The high point of any week at Camp Geiger comes Thursday night. This is the night of the “Tapping” ceremony, when new candidates for admission to the tribe of Mic-O-Say are publicly selected. The tribe is the honor camping society of the Pony Express Council, the Heart of America Council, and Camp Geiger. In some ways, it is similar to the national scout camping honor society, Order of the Arrow, but Mic-O-Say is unique. For example, both groups make extensive use of Native American lore and traditions but the tribe of Mic-O-Say maintains greater adult involvement in its leadership. Many camping honor societies arose in the 1920s (the tribe goes back to 1925) and most of these were eventually subsumed into OA. Yet a few, like the Tribe of Mic-O-Say, maintained their independence and thrived.
While current tribesmen are busily tending to myriad duties, everyone else enjoys dinner and then assembles for the evening’s events. Tribesmen first lead the campers across the camp to a glade where a small fire is burning in the gathering dusk. There, an elder of the Tribe of Mic-O-Say, decked in full Native American dress, tells a story about the tribe and its history while his audience listens in silence. Accordingly, this is known as the Story Fire. From there, the campers are led back across camp to Tapping Valley. In the center of the valley, tribal Firebuilders have constructed a huge and elaborate bonfire that looks something like a giant wooden tipi. By the time campers arrive from the Story Fire, the bonfire is already beginning to blaze. Approaching it from a distance in the evening dark, the fire looks like a small torch. The flames continue to get bigger as the campers move closer. The sounds of tom-toms and native chants grow louder and the silhouettes of the dancers become visible as they move about the fire in a ring.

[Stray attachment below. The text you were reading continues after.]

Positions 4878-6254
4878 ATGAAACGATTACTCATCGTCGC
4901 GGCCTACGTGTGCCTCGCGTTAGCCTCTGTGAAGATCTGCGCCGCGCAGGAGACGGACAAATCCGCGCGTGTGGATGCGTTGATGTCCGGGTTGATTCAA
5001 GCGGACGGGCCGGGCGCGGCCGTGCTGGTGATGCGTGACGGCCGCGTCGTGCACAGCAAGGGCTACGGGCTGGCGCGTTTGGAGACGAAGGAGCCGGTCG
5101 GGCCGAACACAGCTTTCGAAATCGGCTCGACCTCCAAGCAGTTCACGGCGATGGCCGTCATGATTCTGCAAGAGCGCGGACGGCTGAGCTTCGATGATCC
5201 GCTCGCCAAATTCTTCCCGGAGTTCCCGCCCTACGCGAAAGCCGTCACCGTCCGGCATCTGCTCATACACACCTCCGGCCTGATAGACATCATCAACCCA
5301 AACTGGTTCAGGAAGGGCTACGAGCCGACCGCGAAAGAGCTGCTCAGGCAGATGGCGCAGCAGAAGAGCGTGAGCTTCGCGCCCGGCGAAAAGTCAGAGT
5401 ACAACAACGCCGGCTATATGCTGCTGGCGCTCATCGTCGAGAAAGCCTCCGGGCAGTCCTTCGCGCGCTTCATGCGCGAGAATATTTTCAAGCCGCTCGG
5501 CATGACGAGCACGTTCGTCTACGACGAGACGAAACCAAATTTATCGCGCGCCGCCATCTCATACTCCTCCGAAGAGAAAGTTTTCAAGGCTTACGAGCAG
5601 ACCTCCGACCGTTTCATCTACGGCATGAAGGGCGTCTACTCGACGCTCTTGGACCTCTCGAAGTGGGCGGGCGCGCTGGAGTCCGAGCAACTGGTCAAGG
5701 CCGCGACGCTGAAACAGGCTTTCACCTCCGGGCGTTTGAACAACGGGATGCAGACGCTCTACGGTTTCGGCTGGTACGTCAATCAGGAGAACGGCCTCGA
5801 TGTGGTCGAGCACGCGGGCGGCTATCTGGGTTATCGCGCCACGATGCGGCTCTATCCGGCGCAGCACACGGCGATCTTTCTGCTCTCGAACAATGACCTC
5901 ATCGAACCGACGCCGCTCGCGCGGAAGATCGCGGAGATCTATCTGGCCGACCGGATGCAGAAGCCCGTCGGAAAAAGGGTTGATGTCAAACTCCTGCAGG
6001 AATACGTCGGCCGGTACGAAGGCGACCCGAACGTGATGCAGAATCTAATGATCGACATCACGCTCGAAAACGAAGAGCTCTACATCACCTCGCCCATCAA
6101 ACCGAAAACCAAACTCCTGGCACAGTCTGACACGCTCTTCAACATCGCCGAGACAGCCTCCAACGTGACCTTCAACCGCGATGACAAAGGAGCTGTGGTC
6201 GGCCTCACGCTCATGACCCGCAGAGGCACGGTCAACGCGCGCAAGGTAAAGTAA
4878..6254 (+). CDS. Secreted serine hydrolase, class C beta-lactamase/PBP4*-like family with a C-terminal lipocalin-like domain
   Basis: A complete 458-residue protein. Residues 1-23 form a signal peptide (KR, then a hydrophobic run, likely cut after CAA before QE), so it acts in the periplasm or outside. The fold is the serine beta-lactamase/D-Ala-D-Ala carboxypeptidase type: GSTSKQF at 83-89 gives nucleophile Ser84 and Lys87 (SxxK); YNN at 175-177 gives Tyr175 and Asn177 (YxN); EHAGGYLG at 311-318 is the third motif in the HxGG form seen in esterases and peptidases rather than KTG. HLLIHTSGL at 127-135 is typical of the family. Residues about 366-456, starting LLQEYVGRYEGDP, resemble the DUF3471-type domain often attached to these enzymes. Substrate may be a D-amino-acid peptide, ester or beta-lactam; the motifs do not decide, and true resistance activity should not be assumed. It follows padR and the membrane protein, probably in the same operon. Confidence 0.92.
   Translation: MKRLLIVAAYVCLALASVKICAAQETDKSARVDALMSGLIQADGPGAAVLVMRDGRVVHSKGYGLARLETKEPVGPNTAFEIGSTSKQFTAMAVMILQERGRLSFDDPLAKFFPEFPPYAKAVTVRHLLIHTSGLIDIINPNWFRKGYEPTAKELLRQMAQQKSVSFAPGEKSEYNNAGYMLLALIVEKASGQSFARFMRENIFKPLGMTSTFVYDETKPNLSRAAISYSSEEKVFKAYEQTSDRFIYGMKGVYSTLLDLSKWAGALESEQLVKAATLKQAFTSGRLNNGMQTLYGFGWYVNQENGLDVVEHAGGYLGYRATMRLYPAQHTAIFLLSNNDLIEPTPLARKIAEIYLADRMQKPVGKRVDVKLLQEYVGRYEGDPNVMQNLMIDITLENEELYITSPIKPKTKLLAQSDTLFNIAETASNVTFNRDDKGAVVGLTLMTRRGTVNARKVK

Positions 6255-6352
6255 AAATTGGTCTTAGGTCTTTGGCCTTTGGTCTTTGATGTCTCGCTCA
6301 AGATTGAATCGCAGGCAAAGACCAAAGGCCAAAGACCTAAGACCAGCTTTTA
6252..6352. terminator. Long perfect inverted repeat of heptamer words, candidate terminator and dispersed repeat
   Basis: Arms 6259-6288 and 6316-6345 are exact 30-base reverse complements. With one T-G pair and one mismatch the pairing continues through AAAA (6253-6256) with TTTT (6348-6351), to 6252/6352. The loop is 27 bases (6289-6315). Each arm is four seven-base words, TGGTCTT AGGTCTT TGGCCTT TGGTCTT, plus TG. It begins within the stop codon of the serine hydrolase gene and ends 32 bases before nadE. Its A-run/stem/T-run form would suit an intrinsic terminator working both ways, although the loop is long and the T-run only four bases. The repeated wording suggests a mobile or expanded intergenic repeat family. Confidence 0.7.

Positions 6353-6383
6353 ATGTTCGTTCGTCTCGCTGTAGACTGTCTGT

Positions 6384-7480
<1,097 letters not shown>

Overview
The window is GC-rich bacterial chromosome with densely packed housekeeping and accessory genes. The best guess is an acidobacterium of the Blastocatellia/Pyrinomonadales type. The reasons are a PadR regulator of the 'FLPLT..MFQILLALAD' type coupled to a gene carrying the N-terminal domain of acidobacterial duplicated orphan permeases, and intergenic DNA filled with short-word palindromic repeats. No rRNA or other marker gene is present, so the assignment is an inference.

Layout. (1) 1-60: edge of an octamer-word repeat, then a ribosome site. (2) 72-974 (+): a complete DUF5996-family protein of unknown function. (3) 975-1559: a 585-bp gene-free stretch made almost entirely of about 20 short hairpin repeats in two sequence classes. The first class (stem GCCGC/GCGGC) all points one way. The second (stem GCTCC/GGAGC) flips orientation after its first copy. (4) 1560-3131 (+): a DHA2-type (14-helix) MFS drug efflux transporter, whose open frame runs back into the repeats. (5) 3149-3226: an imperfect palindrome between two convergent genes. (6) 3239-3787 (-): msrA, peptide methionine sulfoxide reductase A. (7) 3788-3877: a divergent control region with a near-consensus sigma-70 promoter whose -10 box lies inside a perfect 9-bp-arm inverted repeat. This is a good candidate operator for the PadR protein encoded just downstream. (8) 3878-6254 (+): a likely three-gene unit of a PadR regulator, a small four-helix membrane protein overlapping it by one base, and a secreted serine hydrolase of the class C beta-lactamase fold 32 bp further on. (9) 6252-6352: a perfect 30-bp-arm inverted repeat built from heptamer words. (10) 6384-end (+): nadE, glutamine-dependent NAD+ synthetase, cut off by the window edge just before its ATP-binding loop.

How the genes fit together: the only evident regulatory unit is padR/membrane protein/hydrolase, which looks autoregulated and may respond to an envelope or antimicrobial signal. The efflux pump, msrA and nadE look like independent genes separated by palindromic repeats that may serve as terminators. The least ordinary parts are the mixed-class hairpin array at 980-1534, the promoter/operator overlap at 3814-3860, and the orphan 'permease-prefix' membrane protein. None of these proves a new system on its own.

By the time the campers reach the fire, it has grown so big that it lights up the whole of Tapping Valley, casting flickering orange light on the hillsides and trees, and on all the scouts and friends in attendance. The Indian dancing is a fantastic spectacle. The sight of a hundred or more young men in full Native American dance regalia, dancing and chanting in native tongues to the rhythmic boom of the tom-tom is truly impressive. (You can view a photo here: https://www.facebook.com/photo.php?fbid=547311471973277&set=a.537399729631118.1073741826.104232552947840&type=3&theater)
Tribesmen work long and hard to construct elaborate costumes based on traditional, authentic Indian garb. The most obvious and impressive components of the dance regalia are the bustles. These large fan-like feather appurtenances accentuate the dancers’ every move. Each dancer is expected to sport a full bustle and these range from the merely quite showy to the awesomely-elaborate. Back bustles, worn between the shoulder blades are a popular option, as are the smaller arm bustles adorning the upper arms. The choice of colors is as varied as the young men who make the bustles. Some go for traditional color schemes while others opt for bright, modern colors, including day-glo orange and green. The dancers also wear breech cloths or leather leggings, various hairpipe breastplates and collars, and headdresses according to their station. All of it looks great! The dancers also wear a variety of bells, from sleigh bells, to sheep bells, and even some cowbells. These may be arranged on a belt around the waist or on leather straps for the ankles and wrists. Their jingle-jangle adds to the atmosphere as the dancers circle the fire. Hollywood does not present a better spectacle. (You can view a photo here: https://www.facebook.com/photo.php?fbid=543515242352900&set=a.537399729631118.1073741826.104232552947840&type=3&theater) All the light comes from flame and the sound, though considerable, is unamplified by any electronic means. Standing in the firelight, immersed in the sights and sounds of the fantastic performance, one imagines that one feels what it must have been like to see such a gathering a century or two before.